Drought apocalypse begins in California as wells run dry
(NaturalNews) Water wells in central California have begun to run dry, reports the LA Times. (1) "Extreme drought conditions have become so harsh for the Central Valley community of East Porterville [that] many of its residents dependent on their own wells have run out of water."
Tulare County has confirmed their wells have run out of water, and so far hundreds of homes have no running water.
According to the LA Times, rumors are also spreading that Child Protective Services officials will begin taking children away from families who have no running water, although the county claims the rumor is false.
It begins: the collapse of California's water aquifers
With this news, it is now official that the collapse of California's water aquifers has begun. With each passing month and year, more and more wells will run dry across the state as California plummets into the desert conditions from which it once sprang.
Extreme drought now covers 82% of California, according to the National Drought Mitigation Center. (2) Fifty-eight percent of the state is in "exceptional drought."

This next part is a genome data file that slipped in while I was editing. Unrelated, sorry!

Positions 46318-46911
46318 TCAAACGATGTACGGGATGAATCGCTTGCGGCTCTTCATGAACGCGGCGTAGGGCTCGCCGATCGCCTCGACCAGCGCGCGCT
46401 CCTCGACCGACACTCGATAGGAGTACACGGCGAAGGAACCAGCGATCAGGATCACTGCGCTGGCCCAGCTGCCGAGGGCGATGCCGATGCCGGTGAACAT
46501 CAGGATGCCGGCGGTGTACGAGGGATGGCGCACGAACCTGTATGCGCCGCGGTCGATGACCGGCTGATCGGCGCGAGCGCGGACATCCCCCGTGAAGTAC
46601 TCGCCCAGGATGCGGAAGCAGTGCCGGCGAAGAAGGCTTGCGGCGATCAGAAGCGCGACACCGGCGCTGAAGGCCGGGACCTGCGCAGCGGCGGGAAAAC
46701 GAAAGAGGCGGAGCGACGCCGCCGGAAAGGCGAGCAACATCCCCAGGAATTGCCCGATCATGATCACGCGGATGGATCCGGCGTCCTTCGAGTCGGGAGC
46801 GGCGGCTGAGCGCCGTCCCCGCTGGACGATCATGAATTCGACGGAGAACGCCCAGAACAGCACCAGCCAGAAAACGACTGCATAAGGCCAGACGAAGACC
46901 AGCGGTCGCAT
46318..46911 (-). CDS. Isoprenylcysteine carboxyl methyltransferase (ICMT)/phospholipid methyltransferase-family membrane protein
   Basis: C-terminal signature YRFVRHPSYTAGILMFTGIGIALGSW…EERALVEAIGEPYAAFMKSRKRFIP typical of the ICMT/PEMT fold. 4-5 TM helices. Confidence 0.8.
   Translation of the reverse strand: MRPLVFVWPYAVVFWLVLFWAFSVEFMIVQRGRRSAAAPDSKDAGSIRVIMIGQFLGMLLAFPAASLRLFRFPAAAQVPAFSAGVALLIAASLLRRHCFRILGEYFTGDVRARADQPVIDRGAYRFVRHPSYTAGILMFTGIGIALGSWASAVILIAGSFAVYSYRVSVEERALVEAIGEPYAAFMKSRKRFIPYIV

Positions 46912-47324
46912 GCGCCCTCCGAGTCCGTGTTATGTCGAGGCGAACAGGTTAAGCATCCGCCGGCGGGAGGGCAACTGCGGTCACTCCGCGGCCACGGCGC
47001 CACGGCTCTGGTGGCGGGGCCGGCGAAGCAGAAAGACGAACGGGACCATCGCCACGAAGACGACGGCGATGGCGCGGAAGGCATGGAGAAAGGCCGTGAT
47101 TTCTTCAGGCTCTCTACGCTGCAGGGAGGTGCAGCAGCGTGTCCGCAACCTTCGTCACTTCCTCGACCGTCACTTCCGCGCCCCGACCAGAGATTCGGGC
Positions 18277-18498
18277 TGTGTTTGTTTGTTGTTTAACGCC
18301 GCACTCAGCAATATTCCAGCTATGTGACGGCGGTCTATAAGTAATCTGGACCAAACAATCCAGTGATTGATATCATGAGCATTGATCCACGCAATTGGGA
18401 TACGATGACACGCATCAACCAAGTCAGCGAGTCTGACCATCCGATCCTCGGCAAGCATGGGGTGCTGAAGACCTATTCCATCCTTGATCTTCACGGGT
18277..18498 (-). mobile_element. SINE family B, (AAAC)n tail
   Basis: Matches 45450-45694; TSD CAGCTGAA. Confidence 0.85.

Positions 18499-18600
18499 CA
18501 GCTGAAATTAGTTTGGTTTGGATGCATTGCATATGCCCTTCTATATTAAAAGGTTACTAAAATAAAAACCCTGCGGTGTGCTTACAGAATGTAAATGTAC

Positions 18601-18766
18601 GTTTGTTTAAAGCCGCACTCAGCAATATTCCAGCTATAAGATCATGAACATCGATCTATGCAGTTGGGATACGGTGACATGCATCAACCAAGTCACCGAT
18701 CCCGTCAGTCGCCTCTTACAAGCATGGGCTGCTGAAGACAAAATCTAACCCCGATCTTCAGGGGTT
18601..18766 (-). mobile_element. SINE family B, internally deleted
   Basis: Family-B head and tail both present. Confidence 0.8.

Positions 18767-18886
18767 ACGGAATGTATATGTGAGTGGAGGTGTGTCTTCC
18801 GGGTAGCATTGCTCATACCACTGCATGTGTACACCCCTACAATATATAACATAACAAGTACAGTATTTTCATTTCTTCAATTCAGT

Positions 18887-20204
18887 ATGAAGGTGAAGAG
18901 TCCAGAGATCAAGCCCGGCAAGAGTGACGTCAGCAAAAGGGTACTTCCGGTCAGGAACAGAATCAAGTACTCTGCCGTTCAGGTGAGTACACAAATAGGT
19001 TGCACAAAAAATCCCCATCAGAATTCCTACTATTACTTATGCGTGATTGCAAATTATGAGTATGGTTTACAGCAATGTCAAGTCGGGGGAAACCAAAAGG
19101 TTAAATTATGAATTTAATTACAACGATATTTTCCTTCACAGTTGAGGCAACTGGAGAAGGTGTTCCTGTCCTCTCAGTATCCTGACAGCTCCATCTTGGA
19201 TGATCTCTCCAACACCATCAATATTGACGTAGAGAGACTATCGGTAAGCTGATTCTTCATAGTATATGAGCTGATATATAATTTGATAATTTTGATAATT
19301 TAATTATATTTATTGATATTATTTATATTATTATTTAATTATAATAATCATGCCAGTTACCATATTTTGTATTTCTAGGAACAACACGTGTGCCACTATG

During the unfolding of this drought, California farmers and cities have siphoned unprecedented volumes of water out of the state's underground aquifers. This is called "fossil water" and it can take centuries to regenerate. Once this fossil water is used up, it's gone.
35-year "megadrought" may be on the way
"The southwestern United States has fifty percent change of suffering a 'megadrought' that lasts 35 years," reports the Daily Mail. (3)
"They say global warming has meant the chance of a decade long drought is at least 50 percent, and the chances of a 'megadrought' – one that lasts up to 35 years – ranges from 20 to 50 percent over the next century."
One scientist is quoted in the story as saying, "This will be worse than anything seen during the last 2,000 years and would pose unprecedented challenges to water resources in the region."
Unless politicians become magical wizards and figure out a way to create water out of nothing, what all this really means is that cities of the American southwest will not be able to support present-day populations. A mass migration (evacuation) out of the cities will be necessary sooner or later.